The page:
It’s based upon bridle paths formed in the mid-19th century by the first European settlers. The hike is moderately challenging because it rolls up and down over the ridges, valleys, and peaks of the sounds. But it’s less challenging than some of New Zealand’s alpine hikes that are found farther south as there’s no chance of snow and the trail stays close to the coast.
While there are many multi-day hiking trails throughout the country, this track has a comparatively wider variety of accommodations, more dining options (beyond freeze-dried meals), and more support in the form of luggage transfers. You can even sleep on boats anchored off-shore on each night of the hike. The Queen Charlotte Track can also be done as a three-day mountain biking route.
Bringing birdsong back
It’s said that when Captain Cook first visited the Marlborough Sounds in 1770, he had to anchor his ship far from shore to hold a conversation, such was the volume of the birdsong in the forests. Sadly, after centuries of colonization and environmental degradation, this is no longer the case, but a few islands in the outer sounds act as nature reserves. Visitors can sail past Te Pākeka/Maud Island—a predator-free sanctuary that’s home to kereru, tui, korimako, piwakawaka, and many other native species—but you can’t set foot on the scientific reserve.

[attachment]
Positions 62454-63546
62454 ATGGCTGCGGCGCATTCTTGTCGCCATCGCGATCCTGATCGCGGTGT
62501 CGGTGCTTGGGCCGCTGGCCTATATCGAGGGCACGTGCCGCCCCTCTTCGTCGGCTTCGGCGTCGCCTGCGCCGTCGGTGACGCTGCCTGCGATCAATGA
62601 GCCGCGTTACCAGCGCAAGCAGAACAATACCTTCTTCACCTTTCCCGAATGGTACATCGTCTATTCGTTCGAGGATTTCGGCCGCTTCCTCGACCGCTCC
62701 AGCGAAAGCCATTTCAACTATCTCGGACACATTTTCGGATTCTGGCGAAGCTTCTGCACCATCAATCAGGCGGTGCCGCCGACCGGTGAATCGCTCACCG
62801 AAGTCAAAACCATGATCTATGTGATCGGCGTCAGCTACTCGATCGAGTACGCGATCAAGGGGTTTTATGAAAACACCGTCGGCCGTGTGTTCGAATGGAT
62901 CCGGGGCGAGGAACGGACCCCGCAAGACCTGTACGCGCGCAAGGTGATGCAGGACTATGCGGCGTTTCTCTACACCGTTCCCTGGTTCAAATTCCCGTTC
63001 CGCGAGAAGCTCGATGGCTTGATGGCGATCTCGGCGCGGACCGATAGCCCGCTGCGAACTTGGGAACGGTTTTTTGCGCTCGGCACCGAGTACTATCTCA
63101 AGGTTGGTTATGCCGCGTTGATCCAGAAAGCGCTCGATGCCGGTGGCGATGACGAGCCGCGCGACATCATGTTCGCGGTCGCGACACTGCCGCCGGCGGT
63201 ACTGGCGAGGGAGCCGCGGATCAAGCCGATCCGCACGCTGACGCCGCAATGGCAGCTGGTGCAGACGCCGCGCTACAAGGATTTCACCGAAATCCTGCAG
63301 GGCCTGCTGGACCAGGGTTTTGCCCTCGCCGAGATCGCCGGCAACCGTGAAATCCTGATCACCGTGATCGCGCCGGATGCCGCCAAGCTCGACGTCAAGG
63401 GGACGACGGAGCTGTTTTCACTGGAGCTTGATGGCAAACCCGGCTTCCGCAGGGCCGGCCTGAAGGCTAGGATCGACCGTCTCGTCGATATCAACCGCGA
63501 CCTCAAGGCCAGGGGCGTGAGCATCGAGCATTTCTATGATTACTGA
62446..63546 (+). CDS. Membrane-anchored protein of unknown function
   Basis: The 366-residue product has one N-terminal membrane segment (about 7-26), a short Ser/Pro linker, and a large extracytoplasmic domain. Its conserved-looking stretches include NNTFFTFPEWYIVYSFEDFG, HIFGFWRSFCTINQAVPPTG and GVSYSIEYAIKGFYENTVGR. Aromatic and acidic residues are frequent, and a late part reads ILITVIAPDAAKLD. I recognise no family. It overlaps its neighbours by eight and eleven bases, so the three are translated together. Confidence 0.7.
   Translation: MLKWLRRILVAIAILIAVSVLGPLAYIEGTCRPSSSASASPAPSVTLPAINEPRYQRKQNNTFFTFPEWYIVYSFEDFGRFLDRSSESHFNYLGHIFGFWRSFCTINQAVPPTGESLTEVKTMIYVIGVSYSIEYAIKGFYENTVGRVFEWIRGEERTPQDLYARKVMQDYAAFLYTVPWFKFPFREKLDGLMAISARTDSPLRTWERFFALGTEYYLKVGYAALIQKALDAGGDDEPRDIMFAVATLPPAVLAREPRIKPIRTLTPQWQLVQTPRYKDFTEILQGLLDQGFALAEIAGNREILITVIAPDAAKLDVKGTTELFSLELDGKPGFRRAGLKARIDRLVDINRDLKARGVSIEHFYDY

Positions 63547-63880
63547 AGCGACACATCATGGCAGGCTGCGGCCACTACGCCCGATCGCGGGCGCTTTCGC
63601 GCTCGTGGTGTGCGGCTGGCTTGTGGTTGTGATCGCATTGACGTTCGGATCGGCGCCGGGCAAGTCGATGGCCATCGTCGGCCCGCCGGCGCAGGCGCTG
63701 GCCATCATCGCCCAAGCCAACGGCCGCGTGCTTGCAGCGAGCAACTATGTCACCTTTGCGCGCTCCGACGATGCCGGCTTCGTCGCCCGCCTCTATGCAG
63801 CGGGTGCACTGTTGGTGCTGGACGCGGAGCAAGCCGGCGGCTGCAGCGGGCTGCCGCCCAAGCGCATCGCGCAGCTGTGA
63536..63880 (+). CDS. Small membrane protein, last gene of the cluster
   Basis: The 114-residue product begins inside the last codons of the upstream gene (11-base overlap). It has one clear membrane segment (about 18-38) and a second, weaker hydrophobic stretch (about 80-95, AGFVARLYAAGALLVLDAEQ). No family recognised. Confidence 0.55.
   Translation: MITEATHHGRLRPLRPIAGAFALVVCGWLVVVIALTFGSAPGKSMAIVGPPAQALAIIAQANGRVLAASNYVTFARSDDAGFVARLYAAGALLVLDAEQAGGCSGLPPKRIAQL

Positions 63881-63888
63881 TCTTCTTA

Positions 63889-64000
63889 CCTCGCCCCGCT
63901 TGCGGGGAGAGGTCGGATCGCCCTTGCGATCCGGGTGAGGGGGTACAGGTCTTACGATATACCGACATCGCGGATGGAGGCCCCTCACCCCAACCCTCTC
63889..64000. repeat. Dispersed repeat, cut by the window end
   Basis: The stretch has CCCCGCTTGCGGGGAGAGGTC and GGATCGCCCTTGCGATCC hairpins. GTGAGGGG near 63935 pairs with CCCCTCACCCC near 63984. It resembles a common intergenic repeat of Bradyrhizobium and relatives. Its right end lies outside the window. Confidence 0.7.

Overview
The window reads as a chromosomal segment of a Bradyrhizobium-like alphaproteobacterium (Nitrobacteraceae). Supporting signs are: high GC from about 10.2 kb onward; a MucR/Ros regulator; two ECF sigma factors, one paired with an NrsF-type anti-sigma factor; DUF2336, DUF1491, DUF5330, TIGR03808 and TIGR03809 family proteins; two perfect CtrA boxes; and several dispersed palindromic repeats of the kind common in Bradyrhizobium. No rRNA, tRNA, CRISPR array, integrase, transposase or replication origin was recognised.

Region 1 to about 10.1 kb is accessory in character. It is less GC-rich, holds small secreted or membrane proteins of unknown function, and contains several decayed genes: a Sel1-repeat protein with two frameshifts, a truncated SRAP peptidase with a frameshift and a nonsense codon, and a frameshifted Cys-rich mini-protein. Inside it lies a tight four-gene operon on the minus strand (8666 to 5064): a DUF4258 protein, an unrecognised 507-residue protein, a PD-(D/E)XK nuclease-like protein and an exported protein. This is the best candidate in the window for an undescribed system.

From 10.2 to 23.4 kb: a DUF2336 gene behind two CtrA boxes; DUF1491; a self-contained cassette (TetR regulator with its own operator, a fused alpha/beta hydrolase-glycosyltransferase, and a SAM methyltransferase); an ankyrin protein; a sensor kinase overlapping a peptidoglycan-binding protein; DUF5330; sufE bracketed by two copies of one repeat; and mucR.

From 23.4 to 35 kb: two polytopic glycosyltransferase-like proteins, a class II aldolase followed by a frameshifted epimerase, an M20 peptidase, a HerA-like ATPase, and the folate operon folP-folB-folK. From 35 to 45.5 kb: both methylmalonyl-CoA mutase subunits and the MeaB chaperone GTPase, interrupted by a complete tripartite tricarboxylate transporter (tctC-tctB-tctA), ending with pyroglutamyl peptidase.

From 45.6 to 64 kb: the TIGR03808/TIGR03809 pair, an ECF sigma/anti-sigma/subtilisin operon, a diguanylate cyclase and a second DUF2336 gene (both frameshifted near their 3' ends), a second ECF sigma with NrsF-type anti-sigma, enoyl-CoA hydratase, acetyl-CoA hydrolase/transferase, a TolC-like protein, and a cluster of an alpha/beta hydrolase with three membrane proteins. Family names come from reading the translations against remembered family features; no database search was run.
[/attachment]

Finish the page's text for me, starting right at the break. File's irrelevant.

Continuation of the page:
You can, however, visit nearby Motuara Island Scenic Reserve, where critically endangered rowi kiwi from the Franz Josef area in Westland are raised before being reintroduced to the wild when they’re strong enough to defend themselves.
Swimming in one of New Zealand’s cleanest rivers
Despite New Zealand’s carefully cultivated reputation as a clean, green country, around 60% of the nation’s rivers are unacceptably polluted—not the kinds of places you’d want to take a dip. A stunning exception to this grim statistic is Marlborough’s Te Hoiere/Pelorus River, which originates in the Richmond Range and flows into Pelorus Sound and the ocean beyond.
On a hot summer’s day, there’s no finer place in Marlborough to take a refreshing swim than the Pelorus Bridge Scenic Reserve. (You can take kayaking tours, too.) The clear water is flanked by a pebbly beach and native forest at the reserve. Fans of The Hobbit films might recognize the river as where the dwarves’ escape from Thranduil was filmed.